City officials looking to start trap-neuter-release program to control feral cat population in Winter Garden

The Winter Garden city manager said the city is looking for a service provider for a trap-neuter-release program.

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  • | 10:38 a.m. August 21, 2019
  • West Orange Times & Observer
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An assertion that the city of Winter Garden is euthanizing stray and feral cats is unfounded, city officials said.

“Rest assured that the city has not trapped any cat for the purpose of euthanization,” Assistant City Manager Frank Gilbert Sr. wrote on Facebook. “Individual employees, including the city manager, have personally taken stray cats from city properties to the vet for treatment and spaying.”

City Manager Mike Bollhoefer said, like most cities, there is a population of feral cats in Winter Garden, but to his knowledge no city employees have captured stray or feral cats to be euthanized in the 22 years he has been with the city. 

“We’d like to contract out a company to do the capture, spay and release program, and that way we can control the population long-term, but we haven’t found anyone yet,” Bollhoefer said. “We’re looking all around, and what we have found is there are places that help you with the spaying part. It’s the capturing part that’s the tricky part — finding someone to do that part of it.”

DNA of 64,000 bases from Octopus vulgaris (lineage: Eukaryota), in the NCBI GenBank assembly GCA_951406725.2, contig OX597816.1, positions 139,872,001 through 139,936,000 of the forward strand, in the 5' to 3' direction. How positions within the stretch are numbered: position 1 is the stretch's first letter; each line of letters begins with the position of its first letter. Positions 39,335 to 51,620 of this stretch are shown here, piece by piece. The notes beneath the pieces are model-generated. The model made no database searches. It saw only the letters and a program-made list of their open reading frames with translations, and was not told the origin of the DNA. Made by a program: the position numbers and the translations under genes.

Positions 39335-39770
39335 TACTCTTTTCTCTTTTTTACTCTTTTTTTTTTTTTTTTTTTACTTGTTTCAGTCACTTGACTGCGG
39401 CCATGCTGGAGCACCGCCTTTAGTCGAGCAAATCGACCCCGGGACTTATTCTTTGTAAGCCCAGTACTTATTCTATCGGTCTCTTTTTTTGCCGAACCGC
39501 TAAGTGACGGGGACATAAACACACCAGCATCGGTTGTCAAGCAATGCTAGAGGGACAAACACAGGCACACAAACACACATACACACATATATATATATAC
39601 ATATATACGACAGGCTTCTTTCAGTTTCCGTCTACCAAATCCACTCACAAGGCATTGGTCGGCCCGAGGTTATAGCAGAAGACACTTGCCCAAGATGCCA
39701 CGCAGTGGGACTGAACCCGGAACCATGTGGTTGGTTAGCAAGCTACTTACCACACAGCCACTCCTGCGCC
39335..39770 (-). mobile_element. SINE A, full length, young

Bollhoefer said the city and its employees have a history of taking care of stray and feral cats in the area. They have assisted with vet bills for residents who feed or care for groups of cats and getting cats spayed or neutered and then releasing cats back to their homes to control the population. The city also has taken care of some stray dogs over the years, as well.

“It’s just the opposite here,” Bollhoefer said. “We actually have gone to great lengths to take care of these cats.”

Bollhoefer said the previous police chief used to feed cats behind the police station and he’s heard rumors for years about feral cats that live behind the Edgewater Hotel downtown, although he never has seen them. He said there also are other places around the city where people regularly feed colonies of cats. 

There was a litter of kittens about 14 years ago that city employees captured for veterinary care that was affectionately referred to as the “City Hall kitties,” Bollhoefer said. 

“Actually, two of the cats that I have now — two of my three cats — are two of the litter from those ‘City Hall kitties’ 14 years ago, and I still have them,” Bollhoefer said.

Other City Hall employees also adopted kittens from that litter, including City Commissioner Bob Buchanan. 

The city of Winter Garden does not have an animal control department; those services are provided by Orange County. The county does not capture the cats but provides the cages and equipment for municipalities to use for capture. Orange County then takes the cats to a shelter, where they can be rehomed, Bollhoefer said. 

“Being an animal lover, you do what you can to help them,” Bollhoefer said. “But that’s why we also did our best to capture the cats and went to get them spayed and released. We try to be kind to the animals but also responsible to the environment, and we’ve found that’s the perfect middle ground … to find a program where you capture, spay, give them the shots and then release them.”


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